JUST a year ago, former Washington, D.C., Mayor Marion Barry was beginning a prison term for a misdemeanor drug conviction that bitterly divided this city along racial lines.
Today, just months after Mr. Barry's release, voters in the city's poorest neighborhood, Ward 8, are expected to reward him with a city council seat.
Many across the nation who remember broadcasts of videotape capturing the former mayor smoking crack cocaine in a government drug "sting" react to Barry's comeback with puzzled disbelief: How could a politician rebound from that?
Residents of Ward 8 respond with an equally puzzled disbelief that outsiders don't understand why they support Barry.
"If you listen to those who can't believe it," says Jessica Gardner, an office manager and mother of two grown sons and a high-school cheerleader, "they are probably white, from different backgrounds and different paths who wouldn't understand that what [Barry] is fighting is what we all fight all our lives - the degradation.
"The turnout was the black community sending a message to those who took him out of power," she says of September's Democratic primary. Platform of jobs, respect
Barry campaigned as someone who could bring jobs, redevelopment, and the respect and attention the ward has never gotten from city leaders (leadership that included Barry himself as mayor for 12 of the last 14 years). In a record turnout for the ward, Barry won a landslide 70 percent of the vote - the equivalent of election in a city of few Republicans.
Even those who didn't vote for Barry defend him, seeking to explain his appeal.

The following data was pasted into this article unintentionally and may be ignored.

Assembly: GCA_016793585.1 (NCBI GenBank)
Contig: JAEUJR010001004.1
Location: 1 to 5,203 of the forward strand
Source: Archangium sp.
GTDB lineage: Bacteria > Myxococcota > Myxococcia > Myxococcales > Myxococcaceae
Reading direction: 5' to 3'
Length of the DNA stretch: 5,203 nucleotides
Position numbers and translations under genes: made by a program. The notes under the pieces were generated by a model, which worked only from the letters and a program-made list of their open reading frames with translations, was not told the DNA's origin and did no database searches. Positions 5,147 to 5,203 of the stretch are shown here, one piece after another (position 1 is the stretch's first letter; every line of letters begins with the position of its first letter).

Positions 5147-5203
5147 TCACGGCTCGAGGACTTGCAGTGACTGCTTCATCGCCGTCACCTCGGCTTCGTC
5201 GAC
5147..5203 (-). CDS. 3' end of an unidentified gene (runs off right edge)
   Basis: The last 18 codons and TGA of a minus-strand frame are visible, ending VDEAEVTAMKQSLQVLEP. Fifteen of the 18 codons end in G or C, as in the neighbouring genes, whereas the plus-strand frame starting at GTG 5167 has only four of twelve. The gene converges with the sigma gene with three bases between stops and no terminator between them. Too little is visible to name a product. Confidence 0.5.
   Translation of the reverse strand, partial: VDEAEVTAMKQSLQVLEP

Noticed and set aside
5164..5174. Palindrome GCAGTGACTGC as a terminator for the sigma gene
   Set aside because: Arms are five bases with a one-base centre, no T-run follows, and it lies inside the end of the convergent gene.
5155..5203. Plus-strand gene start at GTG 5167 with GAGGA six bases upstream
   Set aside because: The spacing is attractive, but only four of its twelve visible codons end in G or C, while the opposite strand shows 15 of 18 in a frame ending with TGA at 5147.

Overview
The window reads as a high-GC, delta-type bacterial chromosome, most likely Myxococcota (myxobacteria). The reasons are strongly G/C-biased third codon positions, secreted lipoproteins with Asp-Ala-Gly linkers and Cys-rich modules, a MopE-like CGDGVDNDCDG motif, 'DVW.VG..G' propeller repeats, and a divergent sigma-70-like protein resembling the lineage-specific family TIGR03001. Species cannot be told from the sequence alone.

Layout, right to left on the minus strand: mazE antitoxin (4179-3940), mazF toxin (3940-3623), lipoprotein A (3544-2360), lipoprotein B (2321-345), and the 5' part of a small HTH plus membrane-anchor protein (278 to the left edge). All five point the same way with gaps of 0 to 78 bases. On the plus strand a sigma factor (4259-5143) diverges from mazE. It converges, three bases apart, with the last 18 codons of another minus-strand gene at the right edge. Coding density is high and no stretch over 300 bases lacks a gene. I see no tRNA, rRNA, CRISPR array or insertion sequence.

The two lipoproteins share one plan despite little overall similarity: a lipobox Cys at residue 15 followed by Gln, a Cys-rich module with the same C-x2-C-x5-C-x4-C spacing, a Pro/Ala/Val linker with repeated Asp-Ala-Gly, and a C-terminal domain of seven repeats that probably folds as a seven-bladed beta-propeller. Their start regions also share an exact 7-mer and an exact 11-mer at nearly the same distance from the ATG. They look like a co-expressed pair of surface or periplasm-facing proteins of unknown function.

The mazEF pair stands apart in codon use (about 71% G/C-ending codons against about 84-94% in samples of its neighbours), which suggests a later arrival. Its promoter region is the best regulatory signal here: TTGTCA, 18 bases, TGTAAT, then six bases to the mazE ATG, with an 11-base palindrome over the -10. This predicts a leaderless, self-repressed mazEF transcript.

"I'm not overjoyed about him being my council member," says James Bunn, a tax consultant who lives and works in the Ward 8 section of Anacostia. Voters picked Barry, Mr. Bunn says, "as much because he can relate to their problems as that they're still mad at the federal government for what it did." The government didn't make Barry use drugs, "but the everyday guy on the street just doesn't see it that way." Barry went to jail for his conviction, but "if it had been any John Doe, he wouldn't have served t ime for a misdemeanor."
Barry himself says his arrest and conviction "may have helped" elect him.
Interviewed at his sparse campaign headquarters, Barry is a man whose legendary charisma and self-confidence seems to be at full voltage these days. He seems undimmed by his fall from power, the indignities of prison, the difficulties of breaking his drug and alcohol habit, the breakup of his marriage, and the near-total rejection of him by the political leadership of the city.
He has exchanged the business-suit uniform of his 12 years as mayor for the traditional, colorful African clothing that was his trademark when he was a civil rights crusader in the 1960s.
Ward 8 voters "see me as having gone through a lot, having come out of it whole," Barry says. "They have problems in their lives and need inspiration to hold on....
"The country doesn't understand why people would be sympathetic to me or see me as having been redeemed, recovered, renewed," he says.